In many systems, the planets were all roughly the same size as the planet in orbit next to them. (No tiny-Mars-to-gigantic-Jupiter transitions.) This kind of planetary architecture was not found everywhere but it was quite common — more common than random planet sizing would predict.

    “The effect showed up with smaller planets and larger ones,” Weiss told me during last week’s University of Cambridge Exoplanets2 conference. “The planets in each system seemed to know about the sizes of the neighbors,” and for thus far unknown reasons maintained those similar sizes.

    What’s more, Weiss and her colleagues found that the orbits of these “planets in a pod” were generally an equal distance apart in “multi” of three planets or more. In other words, the distance between the orbits of planet A and planet B was often the same distance as between the orbits of planet B and planet C.

    So not only were many of the planets almost the same size, but they were in orbits spaced at distances from each other that were once again much more similar than a random distribution would predict. In the Astronomical Journal article where she and her colleagues described the phenomena, they also found a “wall” defining how close together the planets orbited.

    The architecture of these systems, Weiss said, reflected the shapes and sizes of the protoplanetary in which they were formed. And it would appear that the planets had not been disrupted by larger planets that can dramatically change the structure of a solar system — as happened with Jupiter in our own.

    But while those factors explain some of what was found, Weiss said other astrophysical dynamics needed to be at play as well to produce this common architecture. The stability of the system, for instance, would be compromised if the orbits were closer than that “wall,” as the gravitational pull of the planets would send them into orbits that would ultimately result in collisions.

    The improved spectra of the Kepler planets were obtained from 2011 to 2015, and the targets are mostly located between 1,000 and 4,000 light-years away from Earth.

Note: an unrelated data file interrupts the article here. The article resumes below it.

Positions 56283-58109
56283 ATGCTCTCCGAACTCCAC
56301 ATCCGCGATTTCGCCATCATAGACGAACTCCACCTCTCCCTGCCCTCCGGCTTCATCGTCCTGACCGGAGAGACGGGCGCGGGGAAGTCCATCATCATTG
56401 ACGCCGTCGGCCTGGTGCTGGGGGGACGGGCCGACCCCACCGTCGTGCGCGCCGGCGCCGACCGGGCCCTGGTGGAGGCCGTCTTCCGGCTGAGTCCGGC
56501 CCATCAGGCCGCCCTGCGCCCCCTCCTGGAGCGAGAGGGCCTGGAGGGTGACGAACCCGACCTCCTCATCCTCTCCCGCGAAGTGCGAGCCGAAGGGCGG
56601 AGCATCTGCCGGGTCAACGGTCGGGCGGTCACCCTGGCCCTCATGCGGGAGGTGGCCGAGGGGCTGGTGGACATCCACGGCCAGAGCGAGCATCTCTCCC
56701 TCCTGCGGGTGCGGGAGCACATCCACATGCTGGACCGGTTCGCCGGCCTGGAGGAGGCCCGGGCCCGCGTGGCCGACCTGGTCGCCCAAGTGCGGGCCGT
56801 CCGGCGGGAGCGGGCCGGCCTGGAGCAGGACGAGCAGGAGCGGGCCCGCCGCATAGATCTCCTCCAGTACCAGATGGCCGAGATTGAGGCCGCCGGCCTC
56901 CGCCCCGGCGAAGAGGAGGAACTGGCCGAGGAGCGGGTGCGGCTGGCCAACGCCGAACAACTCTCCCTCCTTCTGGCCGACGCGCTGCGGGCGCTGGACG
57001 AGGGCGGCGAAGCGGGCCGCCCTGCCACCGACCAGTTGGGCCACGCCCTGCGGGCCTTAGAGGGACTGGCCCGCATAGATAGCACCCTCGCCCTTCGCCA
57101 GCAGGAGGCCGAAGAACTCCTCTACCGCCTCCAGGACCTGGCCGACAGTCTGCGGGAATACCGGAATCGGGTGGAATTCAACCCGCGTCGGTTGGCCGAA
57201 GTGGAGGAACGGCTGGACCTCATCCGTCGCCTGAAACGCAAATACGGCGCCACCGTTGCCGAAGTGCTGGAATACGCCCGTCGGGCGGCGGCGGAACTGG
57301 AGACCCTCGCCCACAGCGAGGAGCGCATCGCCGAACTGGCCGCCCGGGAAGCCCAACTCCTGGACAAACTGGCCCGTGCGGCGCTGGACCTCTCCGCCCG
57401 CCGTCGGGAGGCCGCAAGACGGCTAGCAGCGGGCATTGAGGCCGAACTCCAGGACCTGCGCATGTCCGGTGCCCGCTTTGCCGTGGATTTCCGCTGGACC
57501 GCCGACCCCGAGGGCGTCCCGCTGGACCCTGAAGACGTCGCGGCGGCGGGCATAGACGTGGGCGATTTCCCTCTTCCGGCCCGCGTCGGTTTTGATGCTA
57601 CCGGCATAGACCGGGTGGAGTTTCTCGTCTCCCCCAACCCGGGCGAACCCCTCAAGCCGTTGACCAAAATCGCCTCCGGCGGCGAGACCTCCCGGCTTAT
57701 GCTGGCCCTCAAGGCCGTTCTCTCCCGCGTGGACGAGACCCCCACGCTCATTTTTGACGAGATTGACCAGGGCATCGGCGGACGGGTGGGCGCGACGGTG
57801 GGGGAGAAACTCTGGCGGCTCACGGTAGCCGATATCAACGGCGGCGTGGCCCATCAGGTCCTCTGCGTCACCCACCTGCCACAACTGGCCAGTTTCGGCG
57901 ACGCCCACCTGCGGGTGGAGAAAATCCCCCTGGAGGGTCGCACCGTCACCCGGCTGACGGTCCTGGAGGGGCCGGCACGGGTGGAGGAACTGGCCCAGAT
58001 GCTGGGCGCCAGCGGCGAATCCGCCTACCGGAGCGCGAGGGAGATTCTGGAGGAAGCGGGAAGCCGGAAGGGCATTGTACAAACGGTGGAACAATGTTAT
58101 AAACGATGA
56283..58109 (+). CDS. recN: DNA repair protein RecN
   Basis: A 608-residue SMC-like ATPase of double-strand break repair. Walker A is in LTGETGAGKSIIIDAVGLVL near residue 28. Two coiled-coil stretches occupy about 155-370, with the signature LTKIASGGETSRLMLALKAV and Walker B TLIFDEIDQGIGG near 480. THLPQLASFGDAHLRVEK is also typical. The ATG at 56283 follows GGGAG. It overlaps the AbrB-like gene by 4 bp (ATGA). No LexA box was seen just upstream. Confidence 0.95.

The architectures of California-Kepler study multi-planet systems with four planets or more. Each row corresponds to the planets around one and the circles represent the radii of planets in the system. Note how many have lines of planets that are roughly the same size. (Lauren Weiss, The Astronomical Journal.)

    Planetary system architecture was a significant topic at the Cambridge Exoplanets2 conference. While the detection of individual exoplanets remains important in the field, it is often treated as a precursor to the ultimate detection of systems with more planets.

    The TRAPPIST-1 system, discovered in 2015 by a Belgian team, is probably the most studied and significant of those discovered so far.

    ESO Belgian robotic Trappist National Telescope at Cerro La Silla, Chile

    ESO Belgian robotic Trappist-South National Telescope at Cerro La Silla, Chile, 600 km north of Santiago de Chile at an altitude of 2400 metres.

    A size comparison of the planets of the TRAPPIST-1 system, lined up in order of increasing distance from their host star. The planetary surfaces are portrayed with an artist’s impression of their potential surface features, including water, ice, and atmospheres. NASA

    The ultra-cool dwarf star hosts seven Earth-sized, temperate exoplanets in or near the “habitable zone.” As described by one of those responsible for the discovery, Brice-Olivier Demory of the Center for Space and Habitability University of Bern, the system “represents a unique setting to study the formation and evolution of terrestrial planets that formed in the same protoplanetary disk.”

    The Trappist-1 architecture features not only the seven rocky planets, but also a resonance system whereby the planets orbits at paces directly related to the planets nearby them. In other words, one planet may make two orbits in exactly the time that it takes for the next planet to make three orbits.

    All the Trappist-1 planets are in resonance to another system planet, though they are not all in resonance to each other.

    The animation above from the NASA Ames Research Center shows the orbits of the Trappist-1 system. The planets pass so close to one another that gravitational interactions are significant, and to remain stable the orbital periods are nearly resonant. In the time the innermost planet completes eight orbits, the second, third, and fourth planets complete five, three, and two respectively.

    The system is very flat and compact. All seven of TRAPPIST-1’s planets orbit much closer to their star than Mercury orbits the sun. Except for TRAPPIST-1b, they orbit farther than the Galilean moons — three of which are also in resonance around Jupiter.

    The distance between the orbits of TRAPPIST-1b and TRAPPIST-1c is only 1.6 times the distance between the Earth and the Moon. A year on the closest planet passes in only 1.5 Earth days, while the seventh planet’s year passes in only 18.8 days.

    Given the packed nature of the system, the planets have to be in particular orbits that keep them from colliding. But they also have to be in orbits that ensure that all or most of the planets aren’t on the same side of the star, creating a severe imbalance that would result in chaos.